Charlie Riordan, vice provost for research, introduced Cole Galloway, professor of physical therapy, and Devina Kumar, a doctoral student, who offered a video presentation on Go Baby Go and the Gravity restaurant concept that incorporates the harness systems used on UD’s Science, Technology and Advanced Research (STAR) Campus.

“The science of Go Baby Go is shared all across the world,” Galloway said. “We are Go Baby Go. The University gave me a place to launch this program. They never said no, but they did say watch out.”

Class of 2020

Chris Lucier, vice president for enrollment management, gave a preview of the Class of 2020, the members of which will be arriving as first year students this fall. This is the smallest incoming class in three years.

“As you will recall, in light of the fact that we exceeded our enrollment targets for the past two years by several hundred students, and a third year over target would result in significant challenges related to instructional and residence hall capacity, we managed this year’s freshman admissions process to ensure we didn’t come in over target,” Lucier said. “Thus, we managed our process with an expectation that we would go to the wait-list to round out the class, which is what we were able to do.”

Almost 26,000 applications were received, including a record 3,712 from First State students applying for attendance on the Newark campus or the Associate in Arts Program, a 20 percent increase over 2013, Lucier said.

“We’ve admitted more Delawareans than we have in the prior three years — and for the fifth year in a row over 1,200 students in the entering class will be Delawareans,” Lucier said. “At this point, we project that we will enroll approximately 3,880 first year students and that we will meet or exceed our net revenue goals.”

A record number of applications, 4,407, were received from underrepresented minority students, marking a 25 percent increase, and the most admitted in UD history, Lucier said.

“At 921, we received the second most applications from underrepresented minority students from Delawareans, only 19 fewer than last year, but still 200 applications greater than for the fall 2013 class,” Lucier said. “We have the second most applications from international students, 2,115, second only to last year.”

Academically, the Class of 2020 will arrive with average SAT scores of 1810, and a 3.7 grade point average, the highest ever. Also, UD is enrolling 480 Honors Program students and nine Unidel Eugene du Pont Memorial Scholars from five states, a cohort that includes four minority students.

Recruiting and admitting students in a highly competitive enrollment environment requires that UD must be nimble and responsive to the market and must continue to build and promote academic excellence and distinctiveness that deliver real opportunities for students at graduation, Lucier said.

Special honors for President Targett

At the conclusion of the meeting, Board of Trustees Chairman John R. Cochran introduced two special resolutions honoring Targett, who soon will be departing to begin her newest assignment as provost at the University of New Hampshire.

The first resolution conferred upon her the title of dean emerita and professor emerita of marine biosciences.

The second resolution thanked Targett for guiding UD “through a period of transition with clarity, vision and boundless energy, while addressing major issues facing the institution with insight and foresight,” noting that she “has strengthened the administration’s relationships with the faculty and staff and has won the admiration, support and affection of the University’s students, alumni and donors.”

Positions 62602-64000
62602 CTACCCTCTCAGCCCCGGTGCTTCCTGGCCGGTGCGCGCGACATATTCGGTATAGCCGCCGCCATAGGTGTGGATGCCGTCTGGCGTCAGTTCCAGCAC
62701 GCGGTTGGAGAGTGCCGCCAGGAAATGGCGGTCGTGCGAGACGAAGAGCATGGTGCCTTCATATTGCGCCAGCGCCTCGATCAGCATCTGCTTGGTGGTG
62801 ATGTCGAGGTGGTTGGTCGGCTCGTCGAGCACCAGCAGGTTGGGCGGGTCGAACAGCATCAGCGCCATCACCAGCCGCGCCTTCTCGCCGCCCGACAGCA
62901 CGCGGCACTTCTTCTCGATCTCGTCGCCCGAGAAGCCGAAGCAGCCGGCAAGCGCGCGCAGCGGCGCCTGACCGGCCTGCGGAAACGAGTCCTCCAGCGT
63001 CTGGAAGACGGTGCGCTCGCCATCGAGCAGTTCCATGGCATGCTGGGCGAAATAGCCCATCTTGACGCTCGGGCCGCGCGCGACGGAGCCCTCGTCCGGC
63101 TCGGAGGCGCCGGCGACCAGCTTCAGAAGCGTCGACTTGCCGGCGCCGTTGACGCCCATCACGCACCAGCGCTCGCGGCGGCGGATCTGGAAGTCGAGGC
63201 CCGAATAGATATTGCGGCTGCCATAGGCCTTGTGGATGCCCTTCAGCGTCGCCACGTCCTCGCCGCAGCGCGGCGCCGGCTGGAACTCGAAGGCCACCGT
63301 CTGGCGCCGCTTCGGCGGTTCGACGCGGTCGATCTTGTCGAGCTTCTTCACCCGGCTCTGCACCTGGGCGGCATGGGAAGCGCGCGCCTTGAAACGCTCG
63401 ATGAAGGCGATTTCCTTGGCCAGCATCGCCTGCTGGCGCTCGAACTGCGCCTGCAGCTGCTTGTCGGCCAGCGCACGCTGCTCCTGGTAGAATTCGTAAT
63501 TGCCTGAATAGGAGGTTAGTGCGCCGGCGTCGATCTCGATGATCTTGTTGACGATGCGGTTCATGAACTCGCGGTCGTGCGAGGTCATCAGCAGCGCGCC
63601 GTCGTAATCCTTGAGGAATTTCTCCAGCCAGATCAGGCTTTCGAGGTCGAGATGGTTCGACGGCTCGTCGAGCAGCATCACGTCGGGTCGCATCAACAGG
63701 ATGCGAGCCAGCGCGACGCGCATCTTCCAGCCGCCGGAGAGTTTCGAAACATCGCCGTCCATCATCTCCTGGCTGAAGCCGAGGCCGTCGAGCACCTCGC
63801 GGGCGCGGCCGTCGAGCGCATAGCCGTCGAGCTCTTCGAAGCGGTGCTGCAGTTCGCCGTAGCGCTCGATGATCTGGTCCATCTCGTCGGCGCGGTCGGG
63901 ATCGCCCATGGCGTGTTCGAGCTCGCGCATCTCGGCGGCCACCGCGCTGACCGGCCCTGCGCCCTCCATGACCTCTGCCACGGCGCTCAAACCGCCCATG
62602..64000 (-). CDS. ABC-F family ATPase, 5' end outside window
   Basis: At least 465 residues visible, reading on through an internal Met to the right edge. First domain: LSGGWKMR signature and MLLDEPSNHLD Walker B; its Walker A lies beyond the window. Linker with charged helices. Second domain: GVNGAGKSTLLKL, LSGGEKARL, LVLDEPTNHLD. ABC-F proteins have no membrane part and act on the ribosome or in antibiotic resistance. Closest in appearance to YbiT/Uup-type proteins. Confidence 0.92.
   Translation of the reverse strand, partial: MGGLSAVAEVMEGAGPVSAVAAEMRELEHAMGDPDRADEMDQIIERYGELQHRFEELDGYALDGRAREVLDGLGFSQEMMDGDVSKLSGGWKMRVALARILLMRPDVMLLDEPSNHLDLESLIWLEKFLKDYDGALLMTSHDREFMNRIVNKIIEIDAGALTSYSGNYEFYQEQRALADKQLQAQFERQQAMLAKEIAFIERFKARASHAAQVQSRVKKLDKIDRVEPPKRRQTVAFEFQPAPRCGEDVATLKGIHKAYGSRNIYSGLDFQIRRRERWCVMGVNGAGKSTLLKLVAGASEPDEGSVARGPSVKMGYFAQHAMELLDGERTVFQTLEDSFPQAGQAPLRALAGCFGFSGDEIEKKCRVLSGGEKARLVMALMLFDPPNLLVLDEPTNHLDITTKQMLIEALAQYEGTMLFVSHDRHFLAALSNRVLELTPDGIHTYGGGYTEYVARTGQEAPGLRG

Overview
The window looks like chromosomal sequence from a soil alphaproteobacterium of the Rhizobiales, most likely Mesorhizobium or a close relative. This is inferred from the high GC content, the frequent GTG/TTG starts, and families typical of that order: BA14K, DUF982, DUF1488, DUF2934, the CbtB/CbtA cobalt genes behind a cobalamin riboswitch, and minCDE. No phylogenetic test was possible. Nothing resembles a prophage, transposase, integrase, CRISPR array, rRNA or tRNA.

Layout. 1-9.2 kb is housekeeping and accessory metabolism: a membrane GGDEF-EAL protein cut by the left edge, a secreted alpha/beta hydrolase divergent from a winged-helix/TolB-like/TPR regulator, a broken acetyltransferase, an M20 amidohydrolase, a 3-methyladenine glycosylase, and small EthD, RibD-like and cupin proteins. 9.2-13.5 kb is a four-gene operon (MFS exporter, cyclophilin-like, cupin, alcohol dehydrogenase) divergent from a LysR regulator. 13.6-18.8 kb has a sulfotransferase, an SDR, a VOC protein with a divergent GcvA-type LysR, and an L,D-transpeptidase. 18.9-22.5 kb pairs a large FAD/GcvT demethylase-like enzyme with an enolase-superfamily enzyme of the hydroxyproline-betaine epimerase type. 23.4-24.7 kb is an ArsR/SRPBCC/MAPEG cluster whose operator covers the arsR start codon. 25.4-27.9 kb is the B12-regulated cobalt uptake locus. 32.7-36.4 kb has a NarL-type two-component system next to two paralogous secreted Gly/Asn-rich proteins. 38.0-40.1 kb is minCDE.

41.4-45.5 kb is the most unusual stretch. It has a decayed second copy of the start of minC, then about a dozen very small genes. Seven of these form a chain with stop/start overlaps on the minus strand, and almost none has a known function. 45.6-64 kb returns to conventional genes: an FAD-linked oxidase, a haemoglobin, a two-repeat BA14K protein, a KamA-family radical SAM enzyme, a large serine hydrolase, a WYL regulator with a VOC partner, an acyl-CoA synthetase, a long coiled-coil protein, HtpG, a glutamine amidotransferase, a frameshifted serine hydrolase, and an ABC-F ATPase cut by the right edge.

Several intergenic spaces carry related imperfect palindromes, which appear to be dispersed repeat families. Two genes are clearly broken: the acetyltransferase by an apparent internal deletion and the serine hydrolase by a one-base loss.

Lauding her contributions as a powerful advocate and spokesperson for UD and her leadership during a time of transition, the resolution removed the word “acting” from her title and “officially recognizes her as the 27th — and first female — president of the University of Delaware.”

The resolutions, approved unanimously by the board, were marked by standing ovations from those present, inspiring Targett to snap a trademark selfie to mark the occasion.

Earlier in the week, on May 12, lead donors from the College of Earth, Ocean, and Environment’s Advisory Council announced the establishment of an endowed fund, the Nancy M. Targett Graduate Tuition Scholarship in honor and recognition her dedicated service to UD.

Alumni, friends, parents, students, faculty and staff who wish to express their gratitude are invited to contribute to the scholarship, which will be awarded to graduate students matriculated in the School of Marine Science and Policy.

The scholarship recognizes Targett’s contributions as a faculty member, dean, Sea Grant director and acting president and president, and embodies the UD community’s appreciation and respect for her.

For more information and to contribute, visit the website.

Additional board business

Also at the May 17 board meeting, trustees approved several resolutions, among them:

• increasing dining plan rates and residence hall rates by an average of 2 percent;

• maintaining the current Student Comprehensive fee, Student Health Services fee, University Student Centers fee and graduate recreation fee at the current level without increase;

• approving honorary degrees to be presented at Commencement on May 28 to author and activist Bryan A Stevenson; the University’s 26th president, Patrick T. Harker; former Delaware Gov. Ruth Ann Minner; and the University’s 27th president, Nancy M. Targett;

• approving the presentation of a University of Delaware Medal of Distinction to Susan Brynteson, May Morris Librarian Emerita;

• approving faculty promotions;

• changing the name of the Department of Hotel, Restaurant and Institutional Management to the Department of Hospitality Business Management;

• approving revisions to Article 3 of the University of Delaware Bylaws, after considering input from faculty, administrators and trustees; and

• authorizing the president to confer degrees at Commencement.

Trustees also elected David Spartin and re-elected William B. Chandler III to six-year terms and re-elected the current slate of officer – John Cochran, chair; William B. Chandler, vice chair; Terri Kelly, vice chair; and Mary Jane Willis, secretary/treasurer – to serve for 2016-17.

In addition, trustees passed a resolution recognizing the service of trustee Carey McDaniel, who is stepping down after 10 years on the board. 


Media Contact
302-831-NEWS

SIGN UP

Keep up with news, events and more with UDaily Newsletters.